And its customers’ information is maybe being held ransom. “We have been contacted by an individual or group purporting to be the hacker,” Chief Executive Dido Harding told the BBC, “looking for money.” TalkTalk didn’t immediately respond to the Daily Dot’s request for more information about that request.
The company openly admits it’s still reeling from the attack, and is otherwise short on details, but announced Thursday that the attackers could have accessed the names, addresses, birthdays, contact information, TalkTalk accounts, and financial information of any number of its approximately 4 million customers.
The actual attack occurred Wednesday, the company said. London’s Metropolitan Police Cyber Crime Unit got involved Thursday, and TalkTalk is offering a year’s worth of credit-monitoring services to victims, which is fast becoming an industry standard response.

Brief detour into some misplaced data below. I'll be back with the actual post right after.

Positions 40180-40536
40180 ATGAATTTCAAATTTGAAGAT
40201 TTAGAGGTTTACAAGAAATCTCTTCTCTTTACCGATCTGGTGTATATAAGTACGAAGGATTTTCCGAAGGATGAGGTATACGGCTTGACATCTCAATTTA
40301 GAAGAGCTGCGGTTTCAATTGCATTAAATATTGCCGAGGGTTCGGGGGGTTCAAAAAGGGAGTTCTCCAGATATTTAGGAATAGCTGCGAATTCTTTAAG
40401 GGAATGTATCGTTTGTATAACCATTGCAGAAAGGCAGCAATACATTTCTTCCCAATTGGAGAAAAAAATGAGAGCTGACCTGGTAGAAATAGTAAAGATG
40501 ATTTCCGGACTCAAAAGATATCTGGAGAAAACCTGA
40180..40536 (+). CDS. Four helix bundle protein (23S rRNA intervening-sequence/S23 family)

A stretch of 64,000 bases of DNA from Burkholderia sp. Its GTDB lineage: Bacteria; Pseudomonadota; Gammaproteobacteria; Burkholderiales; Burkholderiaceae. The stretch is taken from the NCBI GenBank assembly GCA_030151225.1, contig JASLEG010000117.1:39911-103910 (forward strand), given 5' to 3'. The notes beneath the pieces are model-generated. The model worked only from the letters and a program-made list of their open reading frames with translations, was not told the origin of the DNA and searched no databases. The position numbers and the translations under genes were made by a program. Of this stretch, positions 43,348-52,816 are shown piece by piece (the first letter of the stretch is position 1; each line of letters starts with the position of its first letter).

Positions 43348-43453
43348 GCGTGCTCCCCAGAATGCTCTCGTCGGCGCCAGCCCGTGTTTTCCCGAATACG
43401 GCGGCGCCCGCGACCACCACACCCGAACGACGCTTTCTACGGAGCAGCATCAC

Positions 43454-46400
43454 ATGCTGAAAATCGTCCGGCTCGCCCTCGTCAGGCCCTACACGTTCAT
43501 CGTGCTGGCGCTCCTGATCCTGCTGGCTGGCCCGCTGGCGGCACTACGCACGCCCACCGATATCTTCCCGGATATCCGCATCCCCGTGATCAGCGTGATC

Otherwise, TalkTalk has little to offer its customers besides some generic advice. “If you are contacted by anyone asking you for personal data or passwords (such as for your bank account), please take all steps to check the true identity of the organisation,” it says. That was good advice to anyone in the world before the TalkTalk hack, however, and will remain so for the foreseeable future.
Photo via Pink Sherbert Photography/Flickr (CC BY 2.0) | Remix by Max Fleishman and Fernando Alfonso III